You can view an SFU plagiarism tutorial here.
Some instructors give an extra point or two as incentive to students who can prove that they have taken the tutorial. To track student completion of the tutorial, email firstname.lastname@example.org to arrange access for your students to the tutorial via Canvas.
Here you will find a list of hints and tips to share with your students to help them avoid plagiarising.
Instructions for instructors
Instructors pursuing possible cases of academic misconduct/dishonesty should contact and meet with students about the matter. Instructors should have a frank discussion with the student(s) about the particulars of the case. Instructors should keep careful records and documentation of the materials relevant to the case. If there are sufficient grounds to report a case of academic dishonesty, an Academic Dishonesty Report should be completed and filed as appropriate. You can find out more about the procedures you will need to follow here.
Instructors are strongly encouraged to use the online reporting system available for your courses here. Make sure to complete the entire online reporting procedure; otherwise, the reports are not filed with the Registrar’s Office. Alternatively, hard copy forms are available in the education programs area. Additional questions may be directed to Nienke van Houten, Director of Undergraduate Programs: email@example.com.
Here you can find additional Important Definitions.
See the SFU Citation and Style Guides here.
SFU Academic Integrity Office
To visit the website of the SFU Academic Integrity Office, please click here.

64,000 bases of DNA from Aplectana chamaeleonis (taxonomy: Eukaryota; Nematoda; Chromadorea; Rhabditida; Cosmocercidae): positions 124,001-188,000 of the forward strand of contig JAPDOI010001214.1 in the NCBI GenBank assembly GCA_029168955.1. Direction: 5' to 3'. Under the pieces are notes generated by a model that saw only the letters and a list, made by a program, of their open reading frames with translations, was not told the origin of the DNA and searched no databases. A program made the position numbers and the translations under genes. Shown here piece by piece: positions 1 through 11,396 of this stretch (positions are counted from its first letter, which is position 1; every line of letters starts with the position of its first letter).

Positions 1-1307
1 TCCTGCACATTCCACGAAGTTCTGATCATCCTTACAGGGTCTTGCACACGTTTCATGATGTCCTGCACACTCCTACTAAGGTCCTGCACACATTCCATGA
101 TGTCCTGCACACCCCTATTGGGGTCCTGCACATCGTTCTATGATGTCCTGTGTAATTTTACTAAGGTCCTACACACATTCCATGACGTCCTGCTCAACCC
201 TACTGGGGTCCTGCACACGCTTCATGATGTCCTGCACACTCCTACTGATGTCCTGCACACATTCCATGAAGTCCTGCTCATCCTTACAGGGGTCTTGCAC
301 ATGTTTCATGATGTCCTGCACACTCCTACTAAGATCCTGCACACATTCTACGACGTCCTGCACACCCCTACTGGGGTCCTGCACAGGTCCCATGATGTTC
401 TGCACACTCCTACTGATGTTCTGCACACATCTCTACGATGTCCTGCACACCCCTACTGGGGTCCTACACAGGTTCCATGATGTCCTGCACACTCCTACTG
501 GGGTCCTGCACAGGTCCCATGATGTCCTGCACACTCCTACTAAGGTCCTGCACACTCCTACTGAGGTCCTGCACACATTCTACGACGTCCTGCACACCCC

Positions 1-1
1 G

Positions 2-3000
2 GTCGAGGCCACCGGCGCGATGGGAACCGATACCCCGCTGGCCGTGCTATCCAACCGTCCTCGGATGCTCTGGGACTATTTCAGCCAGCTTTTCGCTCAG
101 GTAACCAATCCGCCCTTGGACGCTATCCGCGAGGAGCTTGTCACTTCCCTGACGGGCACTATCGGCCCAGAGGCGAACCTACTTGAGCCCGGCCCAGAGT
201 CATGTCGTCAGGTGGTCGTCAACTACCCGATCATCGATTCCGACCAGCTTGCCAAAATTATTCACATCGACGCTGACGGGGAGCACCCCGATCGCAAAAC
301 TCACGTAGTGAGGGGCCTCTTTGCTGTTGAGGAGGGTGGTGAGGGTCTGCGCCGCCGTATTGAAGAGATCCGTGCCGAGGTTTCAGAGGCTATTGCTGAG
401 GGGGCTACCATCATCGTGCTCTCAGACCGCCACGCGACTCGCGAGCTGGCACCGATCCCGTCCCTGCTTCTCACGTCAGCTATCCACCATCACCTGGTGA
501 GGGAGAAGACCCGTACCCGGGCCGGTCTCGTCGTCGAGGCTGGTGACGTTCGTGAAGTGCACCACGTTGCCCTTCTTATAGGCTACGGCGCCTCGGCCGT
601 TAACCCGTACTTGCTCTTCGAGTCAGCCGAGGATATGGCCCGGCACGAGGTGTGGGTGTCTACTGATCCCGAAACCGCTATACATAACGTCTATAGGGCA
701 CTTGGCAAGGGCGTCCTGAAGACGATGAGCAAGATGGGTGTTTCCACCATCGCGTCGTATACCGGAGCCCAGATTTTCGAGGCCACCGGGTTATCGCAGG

SFU has policies around good student conduct, which can be viewed here. While encountering inappropriate student conduct is rare and sometimes difficult to ascertain, there are support and professional resources at SFU to help. Such cases can range from property theft to threatening or harmful behavior. Additional information can be found here.
Suggested wording for inclusion in your syllabus
“ACADEMIC HONESTY POLICY
Academic honesty is essential for maintaining a high standard of academic excellence and integrity. There are many different forms of academic dishonesty. These include plagiarism such as inadequately citing the source of short phrases or ideas of an author in written work submitted for a grade and submitting or presenting another’s work as one’s own, among others. Students should read SFU's policy S10.01 on Code of Academic Integrity and Good Conduct at: http://www.sfu.ca/policies/gazette/student/s10-01.html which outlines all prohibited acts of academic dishonesty.
Please note: Students should also read SFU’s new policy on Principles and Procedures for Student Discipline at: http://www.sfu.ca/policies/gazette/student/s10-02.html which outlines the range of actions that may be taken in response to an instance of academic dishonesty. According to this policy, “If an Instructor finds that a student has engaged in academic dishonesty, the Instructor may, after consulting with the departmental Academic Integrity Advisor or Chair, impose one or more of the following penalties: i. give the student a warning; ii. require the student to redo the work, or to do supplementary work; iii. assign a low grade for the work; iv. assign a grade of “F” for the work.” The Faculty of Health Sciences (FHS) adheres to SFU policies on academic dishonesty. In this course, for small, unintended (in my assessment) infractions, I will provide one (1) warning with an opportunity to redo the work. Further infractions, even minor ones – or serious first instances of academic dishonesty, will result in an automatic grade of 0 on that work with no option for makeup; any additional academic dishonesty infraction in the course may then result in a failing grade for the course. For a serious instance or repeated instances of academic dishonesty, I will complete an Academic Dishonesty Report, which includes discussing the matter, determining a penalty, and possible additional disciplinary action.”